I wanted to spell out what I’m modeling my vegan diet to look like for the next week, and what it will probably look like for the three months of the real experiment. Just as in the other diet worlds there is some variety in terms of what should make a healthy vegan diet. One thing that is constant across them is the absence of animal products. No meat, no dairy, no honey will be found in any vegan diet. That still leaves a lot of room for error, which requires a plan to avoid.
Before thinking about what I will be eating, let’s look at what I won’t. What would an unhealthy vegan diet look like? Since the whole point is to avoid eating a standard American diet, one should avoid anything that resembles that with a nice “vegan” wrapper put on. A daily lunch of tofurkey dogs and fries while perfectly vegan isn’t doing much for you health wise. Lack of variety of foods will cause the same problem whether you are eating the same four or five traditional or vegan foods. An over-reliance on processed foods loaded with preservatives, dyes and “natural flavors” isn’t nourishing your body well even with that vegan label either.
A healthy vegan diet is one that is based substantially on a wide variety of fruit and vegetables. Add to that healthy doses of whole grains, beans, legumes and nuts. Depending on which sources you read you will get different opinions on what fats are considered healthy, and which ratios one should have for protein, carbs and fats. To make matters simpler for me I’m trying to follow the guidelines in the “Engine 2 Diet” book which adheres to a more traditional low-fat emphasis diet. Depending on how I feel on it I may opt to look into a higher-fat version since on other diets I find having not enough fat makes me constantly hungry.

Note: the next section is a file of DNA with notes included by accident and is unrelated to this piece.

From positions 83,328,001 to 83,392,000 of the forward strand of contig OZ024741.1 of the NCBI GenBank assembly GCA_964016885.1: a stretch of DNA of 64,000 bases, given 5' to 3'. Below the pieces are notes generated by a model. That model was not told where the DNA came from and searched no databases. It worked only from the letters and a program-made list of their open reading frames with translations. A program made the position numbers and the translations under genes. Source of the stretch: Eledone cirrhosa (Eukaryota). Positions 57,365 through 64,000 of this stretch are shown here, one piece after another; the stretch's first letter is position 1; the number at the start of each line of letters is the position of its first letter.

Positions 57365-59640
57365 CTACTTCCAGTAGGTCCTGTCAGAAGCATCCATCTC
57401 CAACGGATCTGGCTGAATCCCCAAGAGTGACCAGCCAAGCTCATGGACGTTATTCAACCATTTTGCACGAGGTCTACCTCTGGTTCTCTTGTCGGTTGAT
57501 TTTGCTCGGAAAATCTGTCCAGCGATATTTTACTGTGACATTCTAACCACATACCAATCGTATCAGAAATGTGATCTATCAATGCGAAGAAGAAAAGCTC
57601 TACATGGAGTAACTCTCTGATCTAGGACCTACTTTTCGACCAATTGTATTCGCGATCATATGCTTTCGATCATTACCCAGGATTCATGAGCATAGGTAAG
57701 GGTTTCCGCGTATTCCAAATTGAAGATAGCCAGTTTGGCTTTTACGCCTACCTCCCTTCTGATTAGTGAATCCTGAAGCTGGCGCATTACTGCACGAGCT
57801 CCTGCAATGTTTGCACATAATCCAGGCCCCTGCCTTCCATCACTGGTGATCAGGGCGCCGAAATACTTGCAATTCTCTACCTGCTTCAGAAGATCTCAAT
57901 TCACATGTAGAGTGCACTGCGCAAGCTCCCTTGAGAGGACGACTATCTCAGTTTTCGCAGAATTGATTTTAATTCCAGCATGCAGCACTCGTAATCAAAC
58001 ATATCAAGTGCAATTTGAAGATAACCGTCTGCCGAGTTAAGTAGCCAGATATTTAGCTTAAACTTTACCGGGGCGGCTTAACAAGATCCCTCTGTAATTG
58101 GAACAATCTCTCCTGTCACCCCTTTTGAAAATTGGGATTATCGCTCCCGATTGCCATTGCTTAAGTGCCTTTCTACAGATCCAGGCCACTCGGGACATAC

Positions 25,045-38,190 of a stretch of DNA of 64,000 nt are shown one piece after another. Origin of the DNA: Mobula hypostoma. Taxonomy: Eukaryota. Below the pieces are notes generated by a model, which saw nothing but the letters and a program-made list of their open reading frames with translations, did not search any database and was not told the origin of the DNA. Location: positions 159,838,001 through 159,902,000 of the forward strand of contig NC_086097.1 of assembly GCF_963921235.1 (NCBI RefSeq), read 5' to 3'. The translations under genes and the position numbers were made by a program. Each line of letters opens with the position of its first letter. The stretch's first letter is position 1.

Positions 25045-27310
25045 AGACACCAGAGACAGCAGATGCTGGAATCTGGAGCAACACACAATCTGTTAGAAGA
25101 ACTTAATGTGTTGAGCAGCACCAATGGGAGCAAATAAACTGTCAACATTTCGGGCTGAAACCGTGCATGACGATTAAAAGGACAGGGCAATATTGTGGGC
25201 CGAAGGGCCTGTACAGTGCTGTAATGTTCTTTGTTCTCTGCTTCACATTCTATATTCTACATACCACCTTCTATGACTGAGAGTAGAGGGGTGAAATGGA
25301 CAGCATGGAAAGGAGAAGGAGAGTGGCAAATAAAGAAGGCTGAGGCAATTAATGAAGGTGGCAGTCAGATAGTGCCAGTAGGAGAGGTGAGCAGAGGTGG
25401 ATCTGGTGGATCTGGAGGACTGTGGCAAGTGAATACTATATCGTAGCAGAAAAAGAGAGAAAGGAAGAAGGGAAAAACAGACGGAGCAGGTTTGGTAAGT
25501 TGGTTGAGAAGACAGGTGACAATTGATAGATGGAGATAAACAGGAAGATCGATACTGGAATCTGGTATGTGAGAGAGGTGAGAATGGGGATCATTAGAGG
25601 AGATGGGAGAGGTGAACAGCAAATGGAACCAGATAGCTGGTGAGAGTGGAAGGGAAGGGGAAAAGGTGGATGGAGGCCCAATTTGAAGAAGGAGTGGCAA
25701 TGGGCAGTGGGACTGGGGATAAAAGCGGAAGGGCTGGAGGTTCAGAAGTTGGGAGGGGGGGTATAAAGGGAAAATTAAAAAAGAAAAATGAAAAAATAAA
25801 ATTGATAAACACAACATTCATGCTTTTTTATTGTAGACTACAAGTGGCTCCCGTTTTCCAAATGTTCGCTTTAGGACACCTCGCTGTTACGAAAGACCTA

One big thing that vegans need to watch out for is vitamin deficiencies, particularly B12 and Vitamin D. I’m taking Vitamin-D anyway because my standard diet, like most people’s, doesn’t have enough of it. Vitamin B12 deficiency is something specific to vegans however. B12 is something that you only get through animal products. Cultures that traditionally ate a mostly vegan diet didn’t have as much a problem with this because B12 is actually synthesized by bacteria in the dirt. If one eats vegetables without washing them, or leaves the peels on things like potatoes then you can get some B12 from “vegetable” sources. However it’s far easier to get from animal products. In the age of fortified foods and vitamins however one can get this through supplementation. I’m going to try to get it just from dietary sources for this week and for the three month experiment. Time will tell if that proves to be sufficient.
So in the end what will I be eating? I’ll be wolfing down lots of whole foods, not a lot of processed foods, no animal products but lots of deliciously made fruits, veggies and so on.